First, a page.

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MLA Full: "Juno Arriving at Jupiter!" YouTube, uploaded by , 1 July 2016,
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APA Full: . (2016, July 1). Juno Arriving at Jupiter! [Video]. YouTube.
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NASA's Juno is arriving at the Jupiter System! This is our opportunity to find out whether or not Jupiter has a solid core, as well as snag some cool travel pics before descending into oblivion.

JunoCam link:

Hosted by: Caitlin Hofmeister

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[SciShow intro plays]

Caitlin: On August 5th, 2011, a rocket launched from Cape Canaveral, Florida, with a very special payload. It was carrying the Juno mission, named after the Roman goddess who was the wife of Jupiter, the king of the gods. Juno was also Jupiter’s sister. Roman mythology was kind of the Game of Thrones of its day.

One story goes that when Jupiter surrounded himself with a veil of clouds, Juno was the only one who could peer through and see him. And now, NASA’s Juno probe is ABOUT to unveil more information on Jupiter when it arrives at the gas giant on the Fourth of July. Its mission? To find out how the king of the planets formed.

Planets like Jupiter seem to be really common out there in the universe, so by figuring out how they form, researchers hope to learn more about how star systems form planets in general. A lot of scientists think that gas giants start out as big clumps of rock, like Earth, that then sweep up most of the gas and dust that didn’t fall into the central star. But no one has ever seen direct proof of this kind of rocky core inside Jupiter, and it’s still possible that it doesn’t exist -- that Jupiter is gas all the way down.

To look for evidence of the core, Juno can probe for tiny variations in the strength of Jupiter’s gravity as it orbits -- small changes that would result from things like big storm systems moving around a central core. But that’s not the only thing that Juno will be doing. The basketball court-sized spaceship is decked out with all sorts of instruments, each aimed to tell us something different about how Jupiter formed and what’s going on under its opaque blanket of clouds.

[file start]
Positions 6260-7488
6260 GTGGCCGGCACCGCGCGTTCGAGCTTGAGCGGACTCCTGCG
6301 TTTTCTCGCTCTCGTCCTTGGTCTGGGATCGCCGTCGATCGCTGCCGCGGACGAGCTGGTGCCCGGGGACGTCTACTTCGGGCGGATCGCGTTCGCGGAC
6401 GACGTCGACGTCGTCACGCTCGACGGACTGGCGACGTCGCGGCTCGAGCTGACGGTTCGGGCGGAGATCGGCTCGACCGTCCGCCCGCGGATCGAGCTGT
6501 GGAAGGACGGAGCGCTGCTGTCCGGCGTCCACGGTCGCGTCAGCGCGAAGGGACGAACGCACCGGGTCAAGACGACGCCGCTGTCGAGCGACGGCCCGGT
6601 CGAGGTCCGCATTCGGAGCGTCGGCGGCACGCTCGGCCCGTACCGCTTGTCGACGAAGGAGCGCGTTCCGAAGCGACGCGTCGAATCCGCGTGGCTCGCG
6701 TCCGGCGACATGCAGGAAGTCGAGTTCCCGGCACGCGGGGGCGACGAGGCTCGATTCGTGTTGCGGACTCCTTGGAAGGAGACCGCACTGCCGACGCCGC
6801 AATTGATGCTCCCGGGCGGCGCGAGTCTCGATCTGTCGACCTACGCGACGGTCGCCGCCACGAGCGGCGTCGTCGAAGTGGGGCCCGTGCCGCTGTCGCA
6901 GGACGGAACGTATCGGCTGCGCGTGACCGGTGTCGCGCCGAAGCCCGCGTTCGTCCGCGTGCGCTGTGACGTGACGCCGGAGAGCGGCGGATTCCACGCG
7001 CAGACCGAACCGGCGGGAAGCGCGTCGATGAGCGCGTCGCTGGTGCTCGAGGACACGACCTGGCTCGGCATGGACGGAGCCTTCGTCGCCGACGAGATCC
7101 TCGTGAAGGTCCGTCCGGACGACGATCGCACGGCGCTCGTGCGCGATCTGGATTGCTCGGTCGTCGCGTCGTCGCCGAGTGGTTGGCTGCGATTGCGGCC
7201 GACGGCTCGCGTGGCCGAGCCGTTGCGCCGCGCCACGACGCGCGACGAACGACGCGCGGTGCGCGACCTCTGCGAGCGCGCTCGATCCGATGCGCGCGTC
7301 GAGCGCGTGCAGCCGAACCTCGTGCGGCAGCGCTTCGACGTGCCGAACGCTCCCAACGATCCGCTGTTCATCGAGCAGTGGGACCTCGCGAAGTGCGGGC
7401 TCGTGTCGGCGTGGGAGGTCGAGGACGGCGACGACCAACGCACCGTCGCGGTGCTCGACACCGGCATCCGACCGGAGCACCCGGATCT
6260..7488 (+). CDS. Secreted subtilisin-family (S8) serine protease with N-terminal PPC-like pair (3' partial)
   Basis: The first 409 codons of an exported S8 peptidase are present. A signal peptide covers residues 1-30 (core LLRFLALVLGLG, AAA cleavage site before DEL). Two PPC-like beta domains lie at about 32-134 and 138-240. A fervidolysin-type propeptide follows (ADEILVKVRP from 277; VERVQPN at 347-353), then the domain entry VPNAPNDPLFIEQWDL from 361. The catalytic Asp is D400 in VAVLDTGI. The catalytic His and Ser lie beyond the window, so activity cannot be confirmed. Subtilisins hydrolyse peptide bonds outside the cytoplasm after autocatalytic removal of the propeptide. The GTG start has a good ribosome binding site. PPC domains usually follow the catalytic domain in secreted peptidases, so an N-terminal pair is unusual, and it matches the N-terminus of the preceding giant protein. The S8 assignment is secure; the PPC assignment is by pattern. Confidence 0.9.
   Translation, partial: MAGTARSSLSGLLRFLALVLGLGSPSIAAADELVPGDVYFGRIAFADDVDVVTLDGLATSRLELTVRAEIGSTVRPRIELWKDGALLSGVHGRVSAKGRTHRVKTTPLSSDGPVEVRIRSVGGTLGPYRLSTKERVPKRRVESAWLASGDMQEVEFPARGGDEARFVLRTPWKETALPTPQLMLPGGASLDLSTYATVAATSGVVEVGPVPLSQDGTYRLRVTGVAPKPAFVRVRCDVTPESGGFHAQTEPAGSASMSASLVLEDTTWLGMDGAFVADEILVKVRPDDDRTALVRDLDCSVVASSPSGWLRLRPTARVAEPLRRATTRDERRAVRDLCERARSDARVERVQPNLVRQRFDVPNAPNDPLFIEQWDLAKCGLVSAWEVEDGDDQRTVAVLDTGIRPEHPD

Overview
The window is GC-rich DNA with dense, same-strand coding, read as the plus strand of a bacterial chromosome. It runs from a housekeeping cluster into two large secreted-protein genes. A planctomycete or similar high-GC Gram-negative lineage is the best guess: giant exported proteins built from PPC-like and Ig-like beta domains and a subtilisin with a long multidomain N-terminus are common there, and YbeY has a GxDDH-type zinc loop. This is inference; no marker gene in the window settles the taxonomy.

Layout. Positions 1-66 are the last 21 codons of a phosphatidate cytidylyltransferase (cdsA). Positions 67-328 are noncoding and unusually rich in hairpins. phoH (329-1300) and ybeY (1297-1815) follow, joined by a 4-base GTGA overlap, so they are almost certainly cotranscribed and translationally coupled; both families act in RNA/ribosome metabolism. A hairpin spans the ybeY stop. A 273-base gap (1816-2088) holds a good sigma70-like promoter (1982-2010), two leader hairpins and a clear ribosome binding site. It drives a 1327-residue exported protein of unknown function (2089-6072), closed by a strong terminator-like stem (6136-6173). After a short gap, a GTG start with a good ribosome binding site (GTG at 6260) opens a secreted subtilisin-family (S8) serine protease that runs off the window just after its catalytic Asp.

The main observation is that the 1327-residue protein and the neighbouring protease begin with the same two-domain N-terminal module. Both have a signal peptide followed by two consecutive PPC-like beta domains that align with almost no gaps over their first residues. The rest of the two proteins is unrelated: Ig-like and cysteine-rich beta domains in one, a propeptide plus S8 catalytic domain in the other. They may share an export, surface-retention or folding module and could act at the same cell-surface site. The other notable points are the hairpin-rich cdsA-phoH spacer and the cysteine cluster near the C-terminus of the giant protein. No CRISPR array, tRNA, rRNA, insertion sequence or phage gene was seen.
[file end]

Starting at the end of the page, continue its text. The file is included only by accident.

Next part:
For example, there are ultraviolet and infrared cameras on board to study Jupiter’s two different kinds of auroras -- each caused by a different kind of hydrogen in Jupiter’s upper atmosphere. There’s also a microwave radiometer, which will measure how much water is hidden in the lower layers of the atmosphere, where no spaceship has ever been able to look. And Juno has a bunch of different ways to measure the charged particles caught in Jupiter’s magnetic field that fly around the giant planet at nearly the speed of light.

But best of all is JunoCam. It’s just a regular high-definition camera, but its targets are completely up to the public. You can go vote about what you think will be the most interesting thing for JunoCam to take pictures of, and NASA will point it at whatever gets the most votes.

If you want to be a part of that discussion, there’s a link to the website in the description! The first JunoCam pictures of Jupiter are going to be released on Monday, right after Juno enters the Jupiter system. So keep an eye out for those. While they were building all of this, the mission scientists had a lot to figure out: Juno can’t point all of these instruments at Jupiter at the same time, so it’ll be cartwheeling through space twice every minute -- that way, every instrument gets its turn facing the planet for a few seconds at a time.

So they have to be pretty well coordinated to get the high-quality data that NASA expects. And the cameras have to work in pretty low light, too. Jupiter only gets about 4% of the sunlight that Earth does, which led to yet another challenge.

Every other mission to the outer solar system has brought along its own power, in the form of a small on-board nuclear power plant. But not Juno. It’s going to be the most distant solar-powered ship we’ve ever sent out into space.

But even with its huge solar panels, Juno still has only about 530 Watts of power to do all this incredible science with. That’s less power than your microwave uses -- and all it’s doing is heating up your hot pocket, not teaching us about the origins of the solar system! But sadly, NASA’s only allowing Juno to operate for about a year and a half before they steer it down into Jupiter, where it’ll burn up in the atmosphere. That might seem like a short timespan and a strange end for a billion-dollar mission, but there’s a good reason why: It’s possible that Jupiter’s moon Europa has life in its subsurface oceans, and NASA doesn’t want to take any chance of Juno crashing into Europa and contaminating it with microbes from Earth.

And launching Juno out of the Jupiter system would’ve meant bringing along way more fuel. So Juno is just going to aim for the king of the planets and dive in. The probe isn’t designed to work in Jupiter’s clouds, so it won’t be able to return any data while it’s down there.

But we’re sacrificing Juno so that if there is alien life on Europa, it can continue uninterrupted. Which seems like a pretty noble way to go out. We’ll be tracking the Juno mission’s findings here on SciShow Space, so keep checking back if you want to learn more about Jupiter with us.

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